The Civil Court has decided “there are no grounds” to grant a stay order asking the Judicial Services Commission (JSC) to halt the process of reappointment of the Hulhumalé Magistrate Court.
The order was requested by former President and opposition Maldivian Democratic Party (MDP) leader Mohamed Nasheed, who is challenging the assembly of the bench tasked with trying him for the detention of judge Abdulla Mohamed while in office.
In the hearing held yesterday (February 15) at 4pm, the presiding judge stated that the stay order cannot be granted as the court has not found that the JSC is bringing changes to the Hulhumalé Court bench.
Meanwhile the Bar Human Rights Committee of England and Wales (BHRC) has expressed concern over the “sudden resumption” of Nasheed’s trial, noting that the committee is closely monitoring the developments.
The BHRC said it had closely followed the case for almost two years. Previous observation of the case led the committee to describe the Hulhumalé court bench as “cherrypicked to convict”, prompting calls for “fundamental reform of the judiciary and its administration in the Maldives”.
In answering Nasheed’s stay order request, the JSC has previously denied that it is bringing any changes to the court, also claiming that it does not currently exist as the two out of three of the magistrates first appointed have now been promoted to superior courts.
Saturday’s trial saw the JSC raise a procedural issue, stating that while the commission has the authority and power to allocate and transfer judges, the Civil Court does not have the jurisdiction to deliberate on the legality of the Hulhumalé Magistrate Court bench as the bench was appointed on the Supreme Court’s advice.
The JSC lawyers also contended that the decision was not made by the Judicial Council as claimed by Nasheed’s lawyers, as the responsibilities and authority of the council have been taken over the Supreme Court.
Nasheed’s lawyers asked whether the JSC is claiming that the Civil Court cannot deliberate on the matter because the commission interprets the Supreme Court’s advice on appointing the bench as a court ruling or because the JSC does not believe Civil Court has jurisdiction on the matter.
The JSC lawyers responded by stating that the “procedural issue is based on Supreme Court’s decision”.
In Nasheed’s challenge at the High Court regarding the legality of the Hulhumalé Magistrate Court bench, the JSC raised a similar jurisdictional issue, with the High Court deciding that it did not have jurisdiction to look into the matter, saying it could only deliberate on decisions taken by lower courts.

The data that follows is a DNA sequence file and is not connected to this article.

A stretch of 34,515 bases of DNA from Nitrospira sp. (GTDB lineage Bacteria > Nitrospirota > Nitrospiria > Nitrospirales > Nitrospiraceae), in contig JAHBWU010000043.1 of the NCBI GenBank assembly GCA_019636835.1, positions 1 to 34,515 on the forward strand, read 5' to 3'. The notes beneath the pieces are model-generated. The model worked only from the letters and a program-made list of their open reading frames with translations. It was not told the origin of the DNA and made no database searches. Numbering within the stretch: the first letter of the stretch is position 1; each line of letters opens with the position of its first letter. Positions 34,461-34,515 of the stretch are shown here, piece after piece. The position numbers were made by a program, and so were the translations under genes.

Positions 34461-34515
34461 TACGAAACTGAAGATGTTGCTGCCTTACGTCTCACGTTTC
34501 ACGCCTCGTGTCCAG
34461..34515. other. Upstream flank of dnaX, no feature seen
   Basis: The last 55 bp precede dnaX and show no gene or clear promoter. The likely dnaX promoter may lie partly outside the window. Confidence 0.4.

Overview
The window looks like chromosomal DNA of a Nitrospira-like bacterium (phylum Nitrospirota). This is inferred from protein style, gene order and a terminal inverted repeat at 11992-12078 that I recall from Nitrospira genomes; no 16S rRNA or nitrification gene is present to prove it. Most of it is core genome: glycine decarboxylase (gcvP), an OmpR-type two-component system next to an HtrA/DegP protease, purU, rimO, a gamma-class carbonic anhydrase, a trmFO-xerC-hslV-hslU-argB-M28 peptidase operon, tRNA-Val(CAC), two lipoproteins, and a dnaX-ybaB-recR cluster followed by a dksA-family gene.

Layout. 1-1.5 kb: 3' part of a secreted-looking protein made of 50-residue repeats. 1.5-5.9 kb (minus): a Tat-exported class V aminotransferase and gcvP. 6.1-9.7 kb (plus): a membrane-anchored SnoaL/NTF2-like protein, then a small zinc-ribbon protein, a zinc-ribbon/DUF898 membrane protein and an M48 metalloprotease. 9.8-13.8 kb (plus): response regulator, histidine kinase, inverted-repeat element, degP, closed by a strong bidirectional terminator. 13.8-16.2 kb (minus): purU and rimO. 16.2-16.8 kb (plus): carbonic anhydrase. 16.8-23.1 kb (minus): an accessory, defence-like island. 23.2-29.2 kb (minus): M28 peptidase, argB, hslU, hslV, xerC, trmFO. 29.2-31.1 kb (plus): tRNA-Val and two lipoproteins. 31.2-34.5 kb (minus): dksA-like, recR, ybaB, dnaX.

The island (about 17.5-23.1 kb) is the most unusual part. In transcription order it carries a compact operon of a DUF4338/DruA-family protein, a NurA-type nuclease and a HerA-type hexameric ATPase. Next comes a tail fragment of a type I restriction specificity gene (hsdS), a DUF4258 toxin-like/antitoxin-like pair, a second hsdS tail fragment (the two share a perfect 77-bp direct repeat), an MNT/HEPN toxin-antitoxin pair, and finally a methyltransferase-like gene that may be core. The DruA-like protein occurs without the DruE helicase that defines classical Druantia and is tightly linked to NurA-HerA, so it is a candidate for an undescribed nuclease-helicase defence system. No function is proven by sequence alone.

In reply, Hisaan Hussain from Nasheed’s legal team explained that Article 43 (C) of the Constitution afforded every citizen the right to appeal against any administrative decision and that “therefore we are appealing JSC’s administrative decision to convene the magistrates panel”.
Subsequently, the JSC clarified that the procedural issue was based not on jurisdictional grounds but because the commission believes that the Supreme Court’s advice on appointing the Hulhumale’ Magistrate Court bench is the court’s ruling.
At that point, the presiding judge stated that the Supreme Court had issued a circular that “changes the composition of the Civil Court by 12am tonight (by 15th February)”, explaining that “I cannot assure you that I will be sitting on this appeal after the said changes; therefore I cannot give out court summons for the next hearing.
Nasheed’s legal team also requested more time to discuss the case with the legal team and lawyers based outside Maldives.
The controversial court was formed specifically to oversee Nasheed’s trial for the January 2012 detention of Criminal Court Judge Abdulla Mohamed. Legal challenges to the court have seen the case stalled since April 2013.
Nasheed’s lawyers have previously challenged – unsuccessfully – the establishment of a magistrates court in the Malé suburb, arguing that Hulhumalé is considered to be part of Malé City under the Decentralisation Act and therefore does not require a separate court.
United Nations Special Rapporteur on the Independence of Judges and Lawyers Gabriela Knaul has also noted that the “appointment of judges to the case, has been set up in an arbitrary manner outside the parameters laid out in the laws”.
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